What, dare I ask, is worse: being called a "nappy-headed ho" by a disheveled crank, or being falsely labeled a rapist by a county prosecutor and most of the national media? Watching the news coverage out of the States this week, you'd think the former. In fact, watching the various programmes that constitute the tradition of Sunday morning talk, you'd think Don Imus the worst person since Joe McCarthy. On Meet the Press, Reliable Sources and This Week, one story dominated the other completely by a huge margin in terms of air-time devotion. Guess which one. Meet the Press didn't mention the other at all; This Week elided over it almost completely; and Reliable Sources came to it only in an epilogue that rhetorically, and utterly emptily, asked if the media should apologize.
I wonder-- could there be an ulterior reason for this? The media couldn't be using Imus as a straw man to deflect attention from their irresponsibility, and their fundamental complicity, in the Duke fiasco, could it? No, the American media would never do that. It's just that there was no vigil to keep outside Mike Nifong's house.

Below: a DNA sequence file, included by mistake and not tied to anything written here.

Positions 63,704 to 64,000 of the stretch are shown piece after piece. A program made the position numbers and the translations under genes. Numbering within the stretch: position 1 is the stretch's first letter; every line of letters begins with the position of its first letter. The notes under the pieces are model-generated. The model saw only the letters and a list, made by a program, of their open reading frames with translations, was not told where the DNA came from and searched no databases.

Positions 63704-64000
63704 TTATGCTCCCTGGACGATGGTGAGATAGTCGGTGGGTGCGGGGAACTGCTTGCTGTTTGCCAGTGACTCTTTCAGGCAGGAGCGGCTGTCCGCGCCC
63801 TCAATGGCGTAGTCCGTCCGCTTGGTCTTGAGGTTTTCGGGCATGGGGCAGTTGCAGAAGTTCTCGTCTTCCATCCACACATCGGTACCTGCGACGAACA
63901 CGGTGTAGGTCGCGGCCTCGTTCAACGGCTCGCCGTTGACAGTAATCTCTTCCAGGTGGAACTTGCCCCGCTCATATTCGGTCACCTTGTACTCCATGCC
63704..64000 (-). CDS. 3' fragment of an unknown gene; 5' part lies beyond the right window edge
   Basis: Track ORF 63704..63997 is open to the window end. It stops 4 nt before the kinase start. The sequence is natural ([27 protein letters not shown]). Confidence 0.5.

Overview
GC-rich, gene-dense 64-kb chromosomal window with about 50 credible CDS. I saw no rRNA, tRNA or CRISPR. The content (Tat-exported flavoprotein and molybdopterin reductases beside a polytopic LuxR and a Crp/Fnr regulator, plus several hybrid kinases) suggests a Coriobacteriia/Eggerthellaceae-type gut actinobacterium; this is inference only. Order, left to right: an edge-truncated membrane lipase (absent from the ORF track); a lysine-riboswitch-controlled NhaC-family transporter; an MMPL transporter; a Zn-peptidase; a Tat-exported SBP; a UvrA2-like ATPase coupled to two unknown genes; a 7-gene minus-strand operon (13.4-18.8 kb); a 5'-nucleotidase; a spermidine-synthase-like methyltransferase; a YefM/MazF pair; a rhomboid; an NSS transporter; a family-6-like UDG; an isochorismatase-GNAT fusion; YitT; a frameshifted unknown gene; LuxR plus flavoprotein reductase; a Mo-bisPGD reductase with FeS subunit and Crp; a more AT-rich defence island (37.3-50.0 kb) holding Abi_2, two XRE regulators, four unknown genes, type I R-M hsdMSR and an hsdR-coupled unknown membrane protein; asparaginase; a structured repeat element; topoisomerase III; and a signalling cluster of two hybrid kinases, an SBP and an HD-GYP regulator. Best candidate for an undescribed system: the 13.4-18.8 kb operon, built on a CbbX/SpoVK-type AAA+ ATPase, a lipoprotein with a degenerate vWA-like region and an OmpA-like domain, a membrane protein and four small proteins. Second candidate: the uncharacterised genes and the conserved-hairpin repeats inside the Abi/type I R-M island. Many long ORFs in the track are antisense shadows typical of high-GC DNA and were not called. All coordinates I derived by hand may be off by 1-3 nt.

So it comforts me to know that, as the clamour suggests, it's okay to make and perpetuate criminal allegations against male athletes, and to actively participate in grand public libel. But toss off a crude and thoughtless epithetical slander against female athletes, and there will be Hell to pay. It comforts me that being slurred in a couple second sound-byte is a greater act of victimization than being dragged through the courts for more than a year on the most serious and invidious charges. It comforts me that every news programme in the US, and every talking head featured on it, will go on effusively about how impressive the Rutgers women are, while those few that bother to mention the unimpressive Duke boys do so now to emphasize that they came from wealthy families who could afford fancy-shmancy legal representation. It comforts me that we're supposed to feel the pain these young women felt, while we're supposed to slough off the pain those young men felt because they were college boys and must have been bad in other ways we just don't know about. It comforts me that the social priorities are so clear.
Now, please, let's get on to the important business of going after certain cultural sections that use what's now clearly taboo. Let's get the rappers and the shock-jocks and the comedians and the satirists and the moviemakers. We all know they're the real problem.
After all, since we're discussing so intently the damage that can be caused by words (so much for sticks and stones), it's good to know which ones are really hurtful. So, feel free to call me a rapist. Just don't call me a ho.
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